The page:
Kanak youth inequality threat to New Caledonia independence vote

New Caledonia’s Indigenous kanak youth feel left behind by a ‘two-tier’ system in the French territory in the Pacific and unprepared for a referendum on independence next year.

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2 MAY 2017 – 4:40 PM  UPDATED 3 MAY 2017 – 8:22 AM

French political leaders admit they have “failed” so far to ensure equality when it comes to Kanak education and prison rates, despite putting millions of euros into improving conditions.

The Kanaks, a minority in their own lands, suffer social and economic disadvantage and feel less than equal to their fellow French citizens.

“Yes, yes, there’s a two-tiered system,” said beatboxer and singer Andre Fatoumaou, who travels into the capital every Wednesday to Place des Cocotiers with other youth.

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A weekly hip hop ritual in the heart of Noumea, young indigenous Kanaks beatbox and breakdance to release frustrations.

Tension lies just below the surface with security fears over so-called ‘delinquents’, a term used to describe young, socially disaffected Kanaks.

“The prison population is majority Kanak because there’s a double exclusion that’s happening: high school drop out, which is followed by the delinquency phenomenon and then prison,” Kanak Liberation Party (Palika) spokesman Charles Washetine said.

Kanaks were once confined to reserves and today they are over-represented in the prison population.

“Our country has failed on this subject and it’s true, today we are now paying the price for it,” New Caledonia French MP Phillippe Gomes said.

The pledge of an independence referendum came from France 30 years ago in the Matignon Accord after dozens mainly Kanaks died in political violence over independence.

The Accord also aims to level out the inequalities resulting from what has now been 160 years of colonisation.

French migrants and long-term settlers are in the majority on this Pacific island, living a European life-style.

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Young Kanaks still struggle to find jobs and then, they are often low-skilled.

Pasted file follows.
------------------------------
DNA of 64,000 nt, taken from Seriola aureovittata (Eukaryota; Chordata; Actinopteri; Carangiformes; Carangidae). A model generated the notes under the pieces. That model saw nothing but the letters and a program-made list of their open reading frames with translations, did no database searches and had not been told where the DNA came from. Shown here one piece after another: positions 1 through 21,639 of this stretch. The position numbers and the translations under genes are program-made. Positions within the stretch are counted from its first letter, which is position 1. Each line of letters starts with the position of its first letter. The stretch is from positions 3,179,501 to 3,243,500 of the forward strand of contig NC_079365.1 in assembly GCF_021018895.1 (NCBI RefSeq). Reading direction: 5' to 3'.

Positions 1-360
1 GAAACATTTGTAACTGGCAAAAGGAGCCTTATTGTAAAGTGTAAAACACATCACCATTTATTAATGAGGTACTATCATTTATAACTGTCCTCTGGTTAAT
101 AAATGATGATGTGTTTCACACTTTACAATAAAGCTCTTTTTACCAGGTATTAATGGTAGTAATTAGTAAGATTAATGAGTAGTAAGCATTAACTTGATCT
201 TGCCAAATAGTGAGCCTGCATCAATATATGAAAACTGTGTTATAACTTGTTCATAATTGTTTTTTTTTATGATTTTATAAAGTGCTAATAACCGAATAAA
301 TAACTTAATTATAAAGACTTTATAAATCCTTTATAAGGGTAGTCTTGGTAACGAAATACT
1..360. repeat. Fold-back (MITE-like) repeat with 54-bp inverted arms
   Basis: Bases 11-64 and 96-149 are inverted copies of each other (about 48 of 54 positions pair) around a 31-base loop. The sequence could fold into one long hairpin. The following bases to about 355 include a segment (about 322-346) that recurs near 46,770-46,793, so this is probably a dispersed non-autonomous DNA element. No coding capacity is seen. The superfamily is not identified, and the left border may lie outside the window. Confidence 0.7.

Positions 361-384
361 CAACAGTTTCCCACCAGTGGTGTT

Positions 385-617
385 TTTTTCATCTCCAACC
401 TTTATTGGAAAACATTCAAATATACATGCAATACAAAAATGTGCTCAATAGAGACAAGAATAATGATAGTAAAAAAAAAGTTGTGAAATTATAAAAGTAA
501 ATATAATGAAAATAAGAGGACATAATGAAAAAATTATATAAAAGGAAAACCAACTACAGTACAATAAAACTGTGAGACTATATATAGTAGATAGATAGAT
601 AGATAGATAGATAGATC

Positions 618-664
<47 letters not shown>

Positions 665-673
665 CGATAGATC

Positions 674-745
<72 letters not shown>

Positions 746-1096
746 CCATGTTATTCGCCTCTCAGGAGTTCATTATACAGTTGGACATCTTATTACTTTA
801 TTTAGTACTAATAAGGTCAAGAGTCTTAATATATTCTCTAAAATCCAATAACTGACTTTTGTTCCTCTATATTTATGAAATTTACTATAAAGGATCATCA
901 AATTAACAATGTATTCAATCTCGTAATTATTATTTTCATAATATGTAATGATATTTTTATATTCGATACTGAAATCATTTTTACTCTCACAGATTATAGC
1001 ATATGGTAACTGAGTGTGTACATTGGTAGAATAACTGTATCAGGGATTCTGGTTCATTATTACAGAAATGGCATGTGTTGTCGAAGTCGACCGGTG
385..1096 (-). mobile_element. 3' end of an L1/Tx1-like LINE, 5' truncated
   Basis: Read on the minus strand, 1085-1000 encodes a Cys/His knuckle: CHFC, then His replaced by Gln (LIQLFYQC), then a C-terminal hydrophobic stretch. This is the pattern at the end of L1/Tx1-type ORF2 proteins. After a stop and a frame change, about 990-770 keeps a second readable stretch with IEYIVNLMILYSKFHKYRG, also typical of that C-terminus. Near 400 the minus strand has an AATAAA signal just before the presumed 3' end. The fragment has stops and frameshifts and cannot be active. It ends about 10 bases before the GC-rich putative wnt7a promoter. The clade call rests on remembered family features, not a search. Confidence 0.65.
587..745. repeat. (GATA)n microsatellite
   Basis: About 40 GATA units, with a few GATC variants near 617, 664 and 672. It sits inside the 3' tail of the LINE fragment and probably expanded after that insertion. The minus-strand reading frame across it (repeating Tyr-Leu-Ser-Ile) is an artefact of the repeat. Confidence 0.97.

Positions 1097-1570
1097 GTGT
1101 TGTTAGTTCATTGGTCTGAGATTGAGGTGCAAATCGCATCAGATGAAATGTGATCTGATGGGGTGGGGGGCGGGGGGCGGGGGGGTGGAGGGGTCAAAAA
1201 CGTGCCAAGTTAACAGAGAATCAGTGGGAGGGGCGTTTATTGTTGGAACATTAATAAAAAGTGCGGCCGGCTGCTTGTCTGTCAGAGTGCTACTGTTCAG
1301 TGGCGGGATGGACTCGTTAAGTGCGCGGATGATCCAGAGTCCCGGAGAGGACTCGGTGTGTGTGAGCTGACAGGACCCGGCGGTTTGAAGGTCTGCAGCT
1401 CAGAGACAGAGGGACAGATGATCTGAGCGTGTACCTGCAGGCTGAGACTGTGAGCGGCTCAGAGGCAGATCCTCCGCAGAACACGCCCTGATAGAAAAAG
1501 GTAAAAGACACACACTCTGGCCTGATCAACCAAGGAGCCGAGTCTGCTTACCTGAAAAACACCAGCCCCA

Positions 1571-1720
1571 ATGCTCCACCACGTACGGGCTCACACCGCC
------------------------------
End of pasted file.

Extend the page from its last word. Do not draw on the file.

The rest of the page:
“It’s about appearance, ‘Oh you’re a Kanak, we don’t want you’, because it’s always the cliches,” Mr Fatoumaou said.

“Everybody has to be in the same boat or otherwise we won’t get independence.”

The French government has heavily invested in education but results are well below national standards.

“We have progressed because if we look at the high school completion we are have almost 50 per cent of the age group that achieves this, not at the time of the Matignon Accord, when we only had 15 per cent,” Mr Gomes said.

In France the high school completion rate in 2016 was 88.5 per cent.

“A journey has been achieved but you can’t complete a journey like this in only one generation,” Mr Gomes said.

While many have fallen through the cracks in the system, Kanak activists said there have been improvements.

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“We don’t have to stigmatise all young kanaks because others that have achieved something with their lives, but we have to carry on fighting,” Mr Washetine said.

During the recent French presidential election campaign, candidates promised to increase security in New Caledonia.

“Sixty per cent of petty crimes are committed by minors, it’s triple the level in France,” Mr Gomes said.

“Part of the youth, mainly Kanak youth, create today disorder in our country.

“You have to keep things in context, it’s petty crime, it’s exasperating, it creates anger, but it’s only petty crime.”

http://www.sbs.com.au/news/article/2017/05/02/kanak-youth-inequality-threat-new-caledonia-independence-vote?cx_navSource=related-side-cx#cxrecs_s

 

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